My cat Asimov is as strong and healthy as they come. With a shiny black coat and razor-sharp claws, he resembles a miniature black panther whose paw-eye coordination is spot-on when it comes to mosquitos and flies.
So you can imagine my concern when I arrived home one evening to find the little guy barely able to sit up, wobbling from side to side with each beat of his heart. I watched him walk a slow, crooked line through the kitchen, then stop to gaze at me through half-lidded eyes. An 11-pound sack of flour in my arms when I picked him up, he was docile and purring, but glassy-eyed and sedate, and he slept in my lap as I googled his symptoms. As soon as I read that tulips and lilies—like the ones growing in my backyard—are among several plants known to be fatally poisonous to cats, I gathered his limp body into a carrier and rushed him to the Pacific Veterinary Specialists emergency room on 41st Avenue, suspecting the worst.
After a thorough examination that ruled out poisoning by lily or synthetic chemicals like rat poison—he would be vomiting and pooping everywhere, said Mark Saphir, DVM—the doctor sat back and watched Asi slink under a chair, then asked calmly: “Could he have had access to any marijuana?”
I felt what I imagine is close to a mother’s shame. It was a distinct possibility. “It doesn’t take a lot for a cat,” Saphir said. “Look at how big he is compared to you. All it would take is a few crumbs on the carpet.”
Very stoned animals are something Saphir says he sees quite a bit at the ER—though much more commonly with dogs, which are notorious for having less than picky palates.
“Take him home, put on some mellow music, and you’ll have your cat back in about 8-12 hours,” said Saphir, who assured me that no, this would not leave any lasting neurological damage.
But Asi was lucky—he ate a small morsel of plant matter, and not a highly concentrated edible product like pot butter, which can be extremely dangerous. “There is a lethal dose for dogs and cats. There is not a lethal dose for humans,” says Ken Cholden, DVM, of Santa Cruz Veterinary Hospital on Soquel Drive. That lethal dose varies from animal to animal, while the most common effects of cannabis ingestion are listlessness, loss of motor coordination and balance, depression, dilated eyes, vomiting and hypothermia. About 25 percent of animals become quite distressed, with a heightened heart rate, panting and pacing. The neurotoxic effects usually last for about 12 hours, and kick in within a half hour to two hours of ingestion.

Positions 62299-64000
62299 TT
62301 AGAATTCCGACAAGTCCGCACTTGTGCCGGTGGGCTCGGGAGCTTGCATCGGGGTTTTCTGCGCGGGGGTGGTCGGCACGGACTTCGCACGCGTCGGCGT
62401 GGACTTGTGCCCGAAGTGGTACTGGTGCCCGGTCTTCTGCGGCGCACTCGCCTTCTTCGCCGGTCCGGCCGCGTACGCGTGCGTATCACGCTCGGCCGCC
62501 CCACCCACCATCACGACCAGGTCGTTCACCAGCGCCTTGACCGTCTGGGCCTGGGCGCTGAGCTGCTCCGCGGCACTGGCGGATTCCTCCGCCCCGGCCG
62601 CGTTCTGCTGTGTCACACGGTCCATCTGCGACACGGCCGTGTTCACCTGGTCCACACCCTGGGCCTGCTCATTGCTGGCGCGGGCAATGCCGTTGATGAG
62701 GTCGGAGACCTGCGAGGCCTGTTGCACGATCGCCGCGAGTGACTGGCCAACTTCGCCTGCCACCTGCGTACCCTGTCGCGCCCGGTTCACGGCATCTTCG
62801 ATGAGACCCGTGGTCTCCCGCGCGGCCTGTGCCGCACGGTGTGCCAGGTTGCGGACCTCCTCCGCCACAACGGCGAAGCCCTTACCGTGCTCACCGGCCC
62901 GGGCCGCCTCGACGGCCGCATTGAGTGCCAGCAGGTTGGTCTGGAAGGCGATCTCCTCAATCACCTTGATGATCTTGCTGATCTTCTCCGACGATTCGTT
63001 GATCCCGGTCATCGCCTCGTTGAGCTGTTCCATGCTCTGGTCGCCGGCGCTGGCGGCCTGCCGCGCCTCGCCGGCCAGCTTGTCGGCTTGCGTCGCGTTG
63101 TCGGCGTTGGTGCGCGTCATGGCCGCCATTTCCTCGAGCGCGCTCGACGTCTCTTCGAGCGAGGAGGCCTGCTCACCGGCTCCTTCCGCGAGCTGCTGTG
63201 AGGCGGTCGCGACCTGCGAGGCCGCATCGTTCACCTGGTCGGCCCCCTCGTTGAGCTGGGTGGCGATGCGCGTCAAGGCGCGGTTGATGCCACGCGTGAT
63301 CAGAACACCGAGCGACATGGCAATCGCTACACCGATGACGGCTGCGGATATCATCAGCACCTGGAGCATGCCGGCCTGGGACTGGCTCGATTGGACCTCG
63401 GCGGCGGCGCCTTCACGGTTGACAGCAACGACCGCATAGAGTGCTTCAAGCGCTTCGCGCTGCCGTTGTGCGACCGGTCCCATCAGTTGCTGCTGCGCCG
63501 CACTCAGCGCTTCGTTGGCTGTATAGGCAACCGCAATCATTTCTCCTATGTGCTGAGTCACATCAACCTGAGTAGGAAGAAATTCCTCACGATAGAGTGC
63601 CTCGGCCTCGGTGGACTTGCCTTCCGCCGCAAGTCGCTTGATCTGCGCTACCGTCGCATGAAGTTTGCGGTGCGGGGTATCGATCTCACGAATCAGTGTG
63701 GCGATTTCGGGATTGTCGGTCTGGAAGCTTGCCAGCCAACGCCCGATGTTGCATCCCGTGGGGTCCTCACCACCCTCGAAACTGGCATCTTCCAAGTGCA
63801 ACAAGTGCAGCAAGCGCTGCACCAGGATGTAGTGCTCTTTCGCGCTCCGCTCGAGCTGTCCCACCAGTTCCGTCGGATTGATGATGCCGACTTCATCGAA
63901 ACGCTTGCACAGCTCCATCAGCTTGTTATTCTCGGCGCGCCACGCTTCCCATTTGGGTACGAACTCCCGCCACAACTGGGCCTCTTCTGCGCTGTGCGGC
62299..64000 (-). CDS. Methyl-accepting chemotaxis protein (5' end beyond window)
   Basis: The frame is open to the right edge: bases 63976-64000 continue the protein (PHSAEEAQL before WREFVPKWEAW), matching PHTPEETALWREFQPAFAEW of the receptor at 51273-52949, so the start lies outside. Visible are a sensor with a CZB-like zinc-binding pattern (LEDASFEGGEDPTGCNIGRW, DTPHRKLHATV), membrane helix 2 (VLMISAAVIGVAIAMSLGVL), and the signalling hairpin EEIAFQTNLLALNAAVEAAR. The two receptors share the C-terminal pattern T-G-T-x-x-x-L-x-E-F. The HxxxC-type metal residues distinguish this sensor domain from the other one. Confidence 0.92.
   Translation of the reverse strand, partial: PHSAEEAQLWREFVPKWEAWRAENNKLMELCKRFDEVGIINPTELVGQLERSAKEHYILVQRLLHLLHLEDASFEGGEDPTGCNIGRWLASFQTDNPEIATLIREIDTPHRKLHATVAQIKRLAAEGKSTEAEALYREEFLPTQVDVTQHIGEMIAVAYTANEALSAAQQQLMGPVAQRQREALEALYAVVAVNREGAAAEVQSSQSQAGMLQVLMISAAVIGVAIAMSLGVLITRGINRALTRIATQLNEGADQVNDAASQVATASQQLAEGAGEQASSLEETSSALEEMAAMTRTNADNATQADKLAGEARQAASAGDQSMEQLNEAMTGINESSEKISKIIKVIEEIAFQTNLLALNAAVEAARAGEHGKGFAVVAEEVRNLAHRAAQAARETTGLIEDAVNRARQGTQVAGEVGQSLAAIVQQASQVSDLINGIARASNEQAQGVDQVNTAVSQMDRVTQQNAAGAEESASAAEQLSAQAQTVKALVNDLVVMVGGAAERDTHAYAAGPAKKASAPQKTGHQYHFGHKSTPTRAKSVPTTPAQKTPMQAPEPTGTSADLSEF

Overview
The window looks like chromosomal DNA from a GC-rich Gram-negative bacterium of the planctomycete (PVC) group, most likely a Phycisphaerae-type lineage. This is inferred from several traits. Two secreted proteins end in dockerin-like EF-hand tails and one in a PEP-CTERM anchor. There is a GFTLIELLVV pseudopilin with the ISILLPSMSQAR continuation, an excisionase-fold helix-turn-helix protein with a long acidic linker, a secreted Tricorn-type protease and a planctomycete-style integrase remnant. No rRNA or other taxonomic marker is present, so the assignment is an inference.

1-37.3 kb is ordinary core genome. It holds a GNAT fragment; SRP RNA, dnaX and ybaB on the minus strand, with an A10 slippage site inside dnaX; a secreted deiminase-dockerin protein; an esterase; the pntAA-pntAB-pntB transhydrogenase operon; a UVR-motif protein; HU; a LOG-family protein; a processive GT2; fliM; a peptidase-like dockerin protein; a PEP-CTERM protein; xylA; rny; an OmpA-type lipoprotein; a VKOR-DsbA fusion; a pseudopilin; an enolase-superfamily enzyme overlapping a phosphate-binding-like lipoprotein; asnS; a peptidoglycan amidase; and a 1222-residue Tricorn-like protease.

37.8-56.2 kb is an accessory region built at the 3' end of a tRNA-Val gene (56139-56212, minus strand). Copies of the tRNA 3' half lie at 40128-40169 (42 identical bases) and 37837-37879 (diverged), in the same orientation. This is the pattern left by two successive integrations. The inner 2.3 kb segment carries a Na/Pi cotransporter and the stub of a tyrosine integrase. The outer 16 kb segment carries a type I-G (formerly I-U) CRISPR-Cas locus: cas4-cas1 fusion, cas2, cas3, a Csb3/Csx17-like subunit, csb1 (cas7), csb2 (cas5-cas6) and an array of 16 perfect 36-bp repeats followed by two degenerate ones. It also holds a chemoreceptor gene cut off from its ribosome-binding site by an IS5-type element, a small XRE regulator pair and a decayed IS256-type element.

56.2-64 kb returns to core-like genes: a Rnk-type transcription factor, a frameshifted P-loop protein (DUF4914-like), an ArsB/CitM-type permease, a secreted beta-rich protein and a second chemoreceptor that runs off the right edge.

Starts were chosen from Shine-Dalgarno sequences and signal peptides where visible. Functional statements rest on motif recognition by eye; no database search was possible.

Of cannabis’ 60 or so cannabinoids, it’s tetrahydrocannabinol (THC) that’s most toxic to animals. (Perhaps relevant to people who hike in Pogonip or other areas with high homelessness with their dogs: THC exits the human body in feces, and psychoactive effects have been reported in dogs that come across—and eat—THC-laced poo, though the likelihood of a lethal dose is not probable.)
In cases that aren’t severe, the best treatment is time, says Cholden. But if a dog has consumed a large quantity of edibles within the last hour, the doctor will often induce vomiting. If it’s been more than a couple hours, activated charcoal is administered to draw out the toxins, and in the most severe cases, an intravenous lipid therapy, to soak up fat-soluble THC.
In the rare case that an animal dies, what usually kills them is respiratory depression—where their breathing becomes so shallow that it stops and they need to be put on a ventilator—rapid or slow heart rates, and seizures, says Cholden.
The moral of this story is: Pets and pot do not mix. “It’s something that a lot of times people feel ‘well I like it, my dog should like it.’ But they don’t, they’re very different. People make the decision to adjust our consciousness, but dogs and cats don’t, they’re on a different wavelength.” That means: do not blow smoke in your pet’s face (this should go without saying), and “Keep your stash secure,” says Cholden.
But along with the legalization of marijuana, medicinal oils and capsules containing cannabidiol or CBD are seeing a rapid increase in popularity for topical use on pets (in cases of skin cancer), as well as for internal consumption. While promising, Cholden cautions that dosage is key, and he has seen psychoactive effects from topical application.
Back at home I fed Asi a second dinner and put on some Brazilian jazz, which he has always liked, and he collapsed into my lap, purring the rest of the night away. He was back to his normal self by 5 a.m.